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DFID

Unit4 Business World Agresso ERP training on a global scale

Industry

Public Services

System

Unit4 Business World (Agresso)

Location

UK, Europe, Africa

Story Type

Success Stories

Being an IT skills trainer isn’t usually classed as a ‘hazardous’ occupation except when you’re working for the specialist consultancy Optimum and the client is DFID, the government’s Department for International Development.

In DFID, Optimum has just completed its largest and most complex ever business systems user training project. Over the last three years, 14 Optimum trainers have joined 27 from DFID in delivering 30 different role-based training courses to some 2000 DFID staff in 40 countries worldwide from Afghanistan to Zimbabwe.

The training was part of DFID’s ARIES project, a major corporate undertaking to effect business process change in the areas of finance, procurement, project management, administrative management and corporate reporting across the department. This project included implementing an Enterprise Resource Planning (ERP) system to give DFID, with its £5.7 billion aid budget, a fully integrated financial, eprocurement, reporting and project management system.

Wide-ranging

Optimum was deeply embedded in the project from the outset, bringing together its specific system training expertise with DFID’s knowledge base and business requirements. James Webb, Optimum’s DFID project manager, said: “Implementing an ERP system was uncharted territory for DFID and the intricacies of the training were very specific so having an external, specialist resource in support would help ensure the success of the project.”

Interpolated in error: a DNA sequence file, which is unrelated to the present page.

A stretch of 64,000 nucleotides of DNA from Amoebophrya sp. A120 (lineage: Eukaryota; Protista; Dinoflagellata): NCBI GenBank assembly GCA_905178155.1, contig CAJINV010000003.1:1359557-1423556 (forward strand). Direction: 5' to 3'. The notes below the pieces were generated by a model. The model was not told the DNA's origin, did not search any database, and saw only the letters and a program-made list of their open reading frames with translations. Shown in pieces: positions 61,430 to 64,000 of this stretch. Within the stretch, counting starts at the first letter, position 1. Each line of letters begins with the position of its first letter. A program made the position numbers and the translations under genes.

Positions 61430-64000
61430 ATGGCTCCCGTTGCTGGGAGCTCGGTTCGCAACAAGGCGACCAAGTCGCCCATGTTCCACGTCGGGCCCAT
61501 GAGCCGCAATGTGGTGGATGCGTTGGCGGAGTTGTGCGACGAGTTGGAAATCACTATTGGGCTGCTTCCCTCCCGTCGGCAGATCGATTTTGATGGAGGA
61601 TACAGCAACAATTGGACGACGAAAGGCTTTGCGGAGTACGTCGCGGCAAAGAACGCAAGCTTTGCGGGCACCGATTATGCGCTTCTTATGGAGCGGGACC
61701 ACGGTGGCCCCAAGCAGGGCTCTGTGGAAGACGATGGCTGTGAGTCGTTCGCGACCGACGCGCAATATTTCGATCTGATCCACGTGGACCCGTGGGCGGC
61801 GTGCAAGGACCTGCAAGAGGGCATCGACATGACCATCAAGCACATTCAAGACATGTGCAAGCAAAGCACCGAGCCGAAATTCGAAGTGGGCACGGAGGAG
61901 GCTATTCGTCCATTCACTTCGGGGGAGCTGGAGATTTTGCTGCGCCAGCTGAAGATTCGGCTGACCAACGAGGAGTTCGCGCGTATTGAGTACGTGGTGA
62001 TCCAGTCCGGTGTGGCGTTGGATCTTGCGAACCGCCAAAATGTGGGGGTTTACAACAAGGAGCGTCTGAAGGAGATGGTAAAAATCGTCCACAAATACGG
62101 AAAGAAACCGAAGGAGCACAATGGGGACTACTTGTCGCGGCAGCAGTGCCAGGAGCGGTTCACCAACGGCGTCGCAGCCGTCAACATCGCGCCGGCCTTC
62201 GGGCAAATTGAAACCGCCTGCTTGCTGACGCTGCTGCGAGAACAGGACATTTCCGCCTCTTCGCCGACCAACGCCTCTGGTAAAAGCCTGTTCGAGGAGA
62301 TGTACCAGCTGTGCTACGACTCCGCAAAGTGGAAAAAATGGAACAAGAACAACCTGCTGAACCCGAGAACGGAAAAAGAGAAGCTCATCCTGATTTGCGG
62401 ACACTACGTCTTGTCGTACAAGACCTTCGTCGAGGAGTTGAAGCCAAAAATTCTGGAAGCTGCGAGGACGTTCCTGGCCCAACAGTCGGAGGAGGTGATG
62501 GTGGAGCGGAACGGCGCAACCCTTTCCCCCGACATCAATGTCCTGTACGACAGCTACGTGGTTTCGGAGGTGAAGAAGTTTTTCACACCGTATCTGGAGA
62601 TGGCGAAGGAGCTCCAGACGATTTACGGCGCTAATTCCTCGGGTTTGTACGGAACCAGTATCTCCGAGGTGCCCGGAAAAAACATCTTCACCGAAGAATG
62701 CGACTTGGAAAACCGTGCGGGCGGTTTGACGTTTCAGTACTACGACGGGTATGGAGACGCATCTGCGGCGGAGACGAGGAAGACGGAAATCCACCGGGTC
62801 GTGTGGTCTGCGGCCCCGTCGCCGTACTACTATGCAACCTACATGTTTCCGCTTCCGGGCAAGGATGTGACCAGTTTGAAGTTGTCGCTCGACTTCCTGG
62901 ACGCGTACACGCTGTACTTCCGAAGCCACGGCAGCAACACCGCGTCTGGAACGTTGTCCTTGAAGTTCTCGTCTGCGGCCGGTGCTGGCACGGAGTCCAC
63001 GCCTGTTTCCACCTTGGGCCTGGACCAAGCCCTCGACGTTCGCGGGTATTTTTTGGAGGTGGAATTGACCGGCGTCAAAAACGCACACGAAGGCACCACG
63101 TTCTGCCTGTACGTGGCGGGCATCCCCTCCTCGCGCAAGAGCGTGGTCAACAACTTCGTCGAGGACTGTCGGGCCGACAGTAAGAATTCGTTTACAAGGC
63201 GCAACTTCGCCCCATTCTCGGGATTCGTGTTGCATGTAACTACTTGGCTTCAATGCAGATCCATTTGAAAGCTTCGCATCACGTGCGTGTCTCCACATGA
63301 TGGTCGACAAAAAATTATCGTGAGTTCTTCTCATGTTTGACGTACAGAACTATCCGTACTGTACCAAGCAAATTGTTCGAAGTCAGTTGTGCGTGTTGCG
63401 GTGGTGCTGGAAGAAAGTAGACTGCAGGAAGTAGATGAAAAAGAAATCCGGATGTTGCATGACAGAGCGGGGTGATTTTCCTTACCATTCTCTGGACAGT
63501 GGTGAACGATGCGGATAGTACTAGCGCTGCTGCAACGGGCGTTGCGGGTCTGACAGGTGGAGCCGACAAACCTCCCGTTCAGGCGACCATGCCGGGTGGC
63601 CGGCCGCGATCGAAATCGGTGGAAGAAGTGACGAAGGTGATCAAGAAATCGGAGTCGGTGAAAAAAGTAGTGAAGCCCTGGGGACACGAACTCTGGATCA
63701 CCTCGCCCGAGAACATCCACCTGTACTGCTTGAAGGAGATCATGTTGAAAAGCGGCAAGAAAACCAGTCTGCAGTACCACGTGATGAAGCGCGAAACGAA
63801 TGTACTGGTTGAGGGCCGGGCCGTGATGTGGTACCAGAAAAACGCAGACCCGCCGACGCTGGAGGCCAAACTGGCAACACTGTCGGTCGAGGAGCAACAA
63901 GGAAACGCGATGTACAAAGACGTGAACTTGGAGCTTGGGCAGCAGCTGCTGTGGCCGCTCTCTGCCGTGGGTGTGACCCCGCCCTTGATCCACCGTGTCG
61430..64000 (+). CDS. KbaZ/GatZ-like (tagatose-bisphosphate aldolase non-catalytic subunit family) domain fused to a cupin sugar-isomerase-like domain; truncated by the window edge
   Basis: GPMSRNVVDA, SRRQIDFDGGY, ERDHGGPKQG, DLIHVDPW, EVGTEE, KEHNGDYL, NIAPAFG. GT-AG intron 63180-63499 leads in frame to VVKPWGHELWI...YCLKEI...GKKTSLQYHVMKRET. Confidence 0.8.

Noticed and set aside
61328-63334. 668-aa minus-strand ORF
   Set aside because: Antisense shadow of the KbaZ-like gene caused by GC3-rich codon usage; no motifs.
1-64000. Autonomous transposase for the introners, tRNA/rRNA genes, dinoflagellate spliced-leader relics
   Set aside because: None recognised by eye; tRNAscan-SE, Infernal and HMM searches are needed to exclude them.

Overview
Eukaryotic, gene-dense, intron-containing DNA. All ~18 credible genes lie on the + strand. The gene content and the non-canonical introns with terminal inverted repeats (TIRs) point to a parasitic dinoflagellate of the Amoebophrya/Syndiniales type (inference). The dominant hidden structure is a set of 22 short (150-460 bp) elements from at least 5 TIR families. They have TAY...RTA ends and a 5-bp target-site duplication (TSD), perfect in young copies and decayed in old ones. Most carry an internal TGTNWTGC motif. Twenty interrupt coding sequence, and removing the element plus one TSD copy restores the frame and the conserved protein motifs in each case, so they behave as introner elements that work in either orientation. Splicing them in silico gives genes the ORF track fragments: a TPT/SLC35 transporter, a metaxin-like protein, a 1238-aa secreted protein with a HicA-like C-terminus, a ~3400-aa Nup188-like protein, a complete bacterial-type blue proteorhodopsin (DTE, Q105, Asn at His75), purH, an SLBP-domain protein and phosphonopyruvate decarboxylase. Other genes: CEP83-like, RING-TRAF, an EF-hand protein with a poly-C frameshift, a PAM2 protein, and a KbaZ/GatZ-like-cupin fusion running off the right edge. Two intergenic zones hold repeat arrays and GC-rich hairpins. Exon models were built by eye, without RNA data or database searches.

Optimum developed each role-based training course to fit DFID’s business model, then wrote all the training materials from user guides to ‘back-at-desk’ help tools such as quick reference cards. Once the development phase was complete, Optimum worked closely with the DFID trainers through a specially designed trainer readiness programme. This included a specialist ‘Training of Trainers’ course delivered by the Training Foundation, which gave the DFID team IT trainer accreditation.

The ERP user training was rolled out to global regions in two pilots followed by five further phases, starting with the UK-based central finance and IT departments and then gradually encompassing all DFID’s business units in the UK and overseas. Approximately 75% of DFID’s worldwide staff have access to budgets so needed some level of training on the new system, with the role-based courses ranging from half a day to three days.

Optimum supported DFID in the complex administration of the courses, which involved co-ordinating staff based in over 40 countries. The consultancy also used its expertise to help allocate trainer resources. The largest phase geographically involved simultaneous training in nine different countries in west and southern Africa plus two UK departments.

Since access to the new ERP system depended on each staff member completing the specified training for their individual role, DFID’s IT team developed a bespoke web front-end training management system to allow Optimum to record course attendance.